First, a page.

Ask yourself this question: “What do you see yourself doing when you’re 50?” I am sure most people would come up with predictable answers that might include “Working toward retirement,” “Taking leisurely bike rides to stay fit,” “Friday night Yahtzee with the neighbors,” and if you are really adventurous, maybe “Give that Spartan Mud Run a shot.”
Ask Shannon “The Cannon” Ritch the same question, and you will get a slightly different answer. That’s because at age 50, not only is he an active Hollywood stuntman, a firearms instructor and an executive protection specialist, he was also the former heavyweight bare-knuckle boxing champ of the world. Not too bad for a guy a few years away from being considered a “senior citizen.”
Inspired by the “never-quit” attitude of Shannon, we invited him to Skillset HQ to sit down and tell us what drives a man (or machine) to keep raising that alpha-lifestyle bar.
Shannon “The Cannon” Ritch
Skillset: You are a Brazilian Jiu-Jitsu black belt, a boxer, a kickboxer and a professional wrestler. What sport do you enjoy competing in the most?
Shannon: Man, that is tough. I love BJJ, and I love bare-knuckle boxing. But if I had to choose one, bare-knuckle boxing is my favorite. It’s pure combat and creates excitement like no other sport in the world.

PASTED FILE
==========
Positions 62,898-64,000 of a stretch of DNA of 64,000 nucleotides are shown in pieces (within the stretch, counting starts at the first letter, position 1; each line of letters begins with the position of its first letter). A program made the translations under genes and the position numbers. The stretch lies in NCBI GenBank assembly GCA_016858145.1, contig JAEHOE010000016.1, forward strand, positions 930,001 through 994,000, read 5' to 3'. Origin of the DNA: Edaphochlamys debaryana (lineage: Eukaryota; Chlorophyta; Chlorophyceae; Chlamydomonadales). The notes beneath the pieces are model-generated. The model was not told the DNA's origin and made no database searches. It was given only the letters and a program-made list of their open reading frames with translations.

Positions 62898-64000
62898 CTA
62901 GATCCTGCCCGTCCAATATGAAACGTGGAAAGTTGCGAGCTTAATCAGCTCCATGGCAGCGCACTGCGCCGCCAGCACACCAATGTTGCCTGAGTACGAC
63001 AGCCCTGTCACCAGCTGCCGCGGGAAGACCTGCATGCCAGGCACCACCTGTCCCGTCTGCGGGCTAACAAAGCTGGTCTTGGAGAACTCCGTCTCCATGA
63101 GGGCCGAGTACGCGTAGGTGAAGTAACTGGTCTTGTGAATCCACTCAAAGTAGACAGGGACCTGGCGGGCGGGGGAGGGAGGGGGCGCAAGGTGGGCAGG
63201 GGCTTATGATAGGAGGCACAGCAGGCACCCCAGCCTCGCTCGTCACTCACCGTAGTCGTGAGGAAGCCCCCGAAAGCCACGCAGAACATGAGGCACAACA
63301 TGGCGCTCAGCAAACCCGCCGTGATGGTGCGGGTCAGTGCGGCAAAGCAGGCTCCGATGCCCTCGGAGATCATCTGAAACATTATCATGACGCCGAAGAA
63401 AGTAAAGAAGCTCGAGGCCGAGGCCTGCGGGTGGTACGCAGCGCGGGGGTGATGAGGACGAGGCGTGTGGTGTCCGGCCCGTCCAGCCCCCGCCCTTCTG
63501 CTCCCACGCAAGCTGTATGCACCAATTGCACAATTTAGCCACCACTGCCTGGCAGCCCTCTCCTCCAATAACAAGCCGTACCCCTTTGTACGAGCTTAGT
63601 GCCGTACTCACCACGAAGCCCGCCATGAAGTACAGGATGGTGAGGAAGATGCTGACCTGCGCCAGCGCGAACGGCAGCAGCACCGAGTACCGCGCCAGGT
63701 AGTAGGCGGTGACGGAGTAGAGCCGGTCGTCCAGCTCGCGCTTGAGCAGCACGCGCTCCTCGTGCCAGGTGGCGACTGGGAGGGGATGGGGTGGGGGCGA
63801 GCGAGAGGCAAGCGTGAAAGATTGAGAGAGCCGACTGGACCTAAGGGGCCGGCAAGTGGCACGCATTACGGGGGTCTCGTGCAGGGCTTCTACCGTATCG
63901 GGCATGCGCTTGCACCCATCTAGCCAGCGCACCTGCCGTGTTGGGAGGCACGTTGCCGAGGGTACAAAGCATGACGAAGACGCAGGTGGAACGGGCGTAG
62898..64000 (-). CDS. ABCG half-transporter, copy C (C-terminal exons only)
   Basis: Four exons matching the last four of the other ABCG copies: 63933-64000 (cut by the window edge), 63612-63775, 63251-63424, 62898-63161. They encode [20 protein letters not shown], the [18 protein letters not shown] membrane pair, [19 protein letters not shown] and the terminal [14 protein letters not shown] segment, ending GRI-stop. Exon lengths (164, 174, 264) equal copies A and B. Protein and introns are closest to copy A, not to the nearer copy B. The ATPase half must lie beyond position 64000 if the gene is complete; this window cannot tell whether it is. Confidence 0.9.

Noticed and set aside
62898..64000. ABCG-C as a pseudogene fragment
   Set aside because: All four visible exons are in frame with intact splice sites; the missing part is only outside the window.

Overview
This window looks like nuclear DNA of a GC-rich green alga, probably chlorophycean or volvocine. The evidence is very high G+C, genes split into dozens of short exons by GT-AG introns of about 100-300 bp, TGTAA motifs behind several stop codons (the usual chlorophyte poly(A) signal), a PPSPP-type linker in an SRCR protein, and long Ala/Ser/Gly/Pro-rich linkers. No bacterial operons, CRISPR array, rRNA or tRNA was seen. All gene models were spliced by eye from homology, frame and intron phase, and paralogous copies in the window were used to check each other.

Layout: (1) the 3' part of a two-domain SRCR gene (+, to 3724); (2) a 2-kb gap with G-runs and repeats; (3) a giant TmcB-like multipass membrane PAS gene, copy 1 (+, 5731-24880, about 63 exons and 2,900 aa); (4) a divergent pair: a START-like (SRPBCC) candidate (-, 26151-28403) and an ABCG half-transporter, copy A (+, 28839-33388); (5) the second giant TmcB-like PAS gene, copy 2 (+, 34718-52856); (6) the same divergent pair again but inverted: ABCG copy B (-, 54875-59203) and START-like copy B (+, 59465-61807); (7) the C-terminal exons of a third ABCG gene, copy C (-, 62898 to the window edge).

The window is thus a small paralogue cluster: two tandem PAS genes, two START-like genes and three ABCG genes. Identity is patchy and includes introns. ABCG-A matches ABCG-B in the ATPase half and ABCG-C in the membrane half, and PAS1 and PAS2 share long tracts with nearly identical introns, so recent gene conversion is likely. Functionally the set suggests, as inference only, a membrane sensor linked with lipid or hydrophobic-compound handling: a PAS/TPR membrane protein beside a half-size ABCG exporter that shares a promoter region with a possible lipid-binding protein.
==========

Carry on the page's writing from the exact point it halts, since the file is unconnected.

Skillset: Online, your fight profile says you’ve had over 146 fights. We all know that these stats are light. Do you know how many times you’ve actually competed professionally? When did you officially start?
Shannon: Well, I’ve been fighting well before the internet was even public, so finding accurate records of MMA fights in the early ’90s is tough. I had my first professional No Holds Barred fight in 1991. To date, I have over 236 professional MMA fights, and I am 26-3-0 in professional bare-knuckle boxing fights. I’ve fought over 30 times in professional kickboxing, and only God knows how many grappling matches I have participated in. I have won eight MMA/bare-knuckle boxing world titles and two Brazilian Jiu-Jitsu world championships.
Skillset: What are the big limiting factors in professional fighting you endure at your age? Things you never had to worry about at say, age 25?
Shannon: The biggest issue with fighting at 50 is getting over those small injuries all athletes encounter. It takes a lot longer to heal up. When you are 25, you can spar every day. At 50, not so much. You have to give your body time to rest.
Skillset: Please don’t take offense at this, but you are old enough to be the father of most of your opponents. How has your fight strategy changed over the years?
Shannon: No offense taken! Yes, I’m actually fighting top-tier guys wherever I go, and yes, they are half my age. These guys have a lot of energy and are nonstop, but I have the experience! So far, it has been working out pretty good for me! I’m not as young as I once was, but I’m still “good enough” as I ever was. I believe that’s a country song. (Laughs.)
Skillset: What was the most brutal fight you have ever participated in?